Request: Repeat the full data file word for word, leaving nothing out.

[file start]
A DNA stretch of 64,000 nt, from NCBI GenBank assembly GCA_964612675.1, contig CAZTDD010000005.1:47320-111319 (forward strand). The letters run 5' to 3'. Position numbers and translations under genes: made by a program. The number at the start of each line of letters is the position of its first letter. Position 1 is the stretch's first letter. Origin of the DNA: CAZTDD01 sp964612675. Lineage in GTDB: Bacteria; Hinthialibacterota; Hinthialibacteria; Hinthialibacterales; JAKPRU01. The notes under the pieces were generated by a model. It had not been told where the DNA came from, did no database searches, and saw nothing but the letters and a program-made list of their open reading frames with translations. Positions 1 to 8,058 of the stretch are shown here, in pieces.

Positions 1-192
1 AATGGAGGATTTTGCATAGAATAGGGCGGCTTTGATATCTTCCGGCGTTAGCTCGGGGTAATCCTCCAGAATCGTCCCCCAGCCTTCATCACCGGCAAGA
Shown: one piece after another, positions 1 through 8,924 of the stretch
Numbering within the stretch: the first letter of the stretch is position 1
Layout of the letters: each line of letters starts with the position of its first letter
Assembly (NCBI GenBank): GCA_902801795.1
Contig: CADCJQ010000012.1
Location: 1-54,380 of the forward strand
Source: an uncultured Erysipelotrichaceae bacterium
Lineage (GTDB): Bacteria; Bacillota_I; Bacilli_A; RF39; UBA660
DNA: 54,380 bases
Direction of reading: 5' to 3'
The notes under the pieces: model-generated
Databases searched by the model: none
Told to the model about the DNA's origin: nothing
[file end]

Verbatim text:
A DNA stretch of 64,000 nt, from NCBI GenBank assembly GCA_964612675.1, contig CAZTDD010000005.1:47320-111319 (forward strand). The letters run 5' to 3'. Position numbers and translations under genes: made by a program. The number at the start of each line of letters is the position of its first letter. Position 1 is the stretch's first letter. Origin of the DNA: CAZTDD01 sp964612675. Lineage in GTDB: Bacteria; Hinthialibacterota; Hinthialibacteria; Hinthialibacterales; JAKPRU01. The notes under the pieces were generated by a model. It had not been told where the DNA came from, did no database searches, and saw nothing but the letters and a program-made list of their open reading frames with translations. Positions 1 to 8,058 of the stretch are shown here, in pieces.

Positions 1-192
1 AATGGAGGATTTTGCATAGAATAGGGCGGCTTTGATATCTTCCGGCGTTAGCTCGGGGTAATCCTCCAGAATCGTCCCCCAGCCTTCATCACCGGCAAGA
Shown: one piece after another, positions 1 through 8,924 of the stretch
Numbering within the stretch: the first letter of the stretch is position 1
Layout of the letters: each line of letters starts with the position of its first letter
Assembly (NCBI GenBank): GCA_902801795.1
Contig: CADCJQ010000012.1
Location: 1-54,380 of the forward strand
Source: an uncultured Erysipelotrichaceae bacterium
Lineage (GTDB): Bacteria; Bacillota_I; Bacilli_A; RF39; UBA660
DNA: 54,380 bases
Direction of reading: 5' to 3'
The notes under the pieces: model-generated
Databases searched by the model: none
Told to the model about the DNA's origin: nothing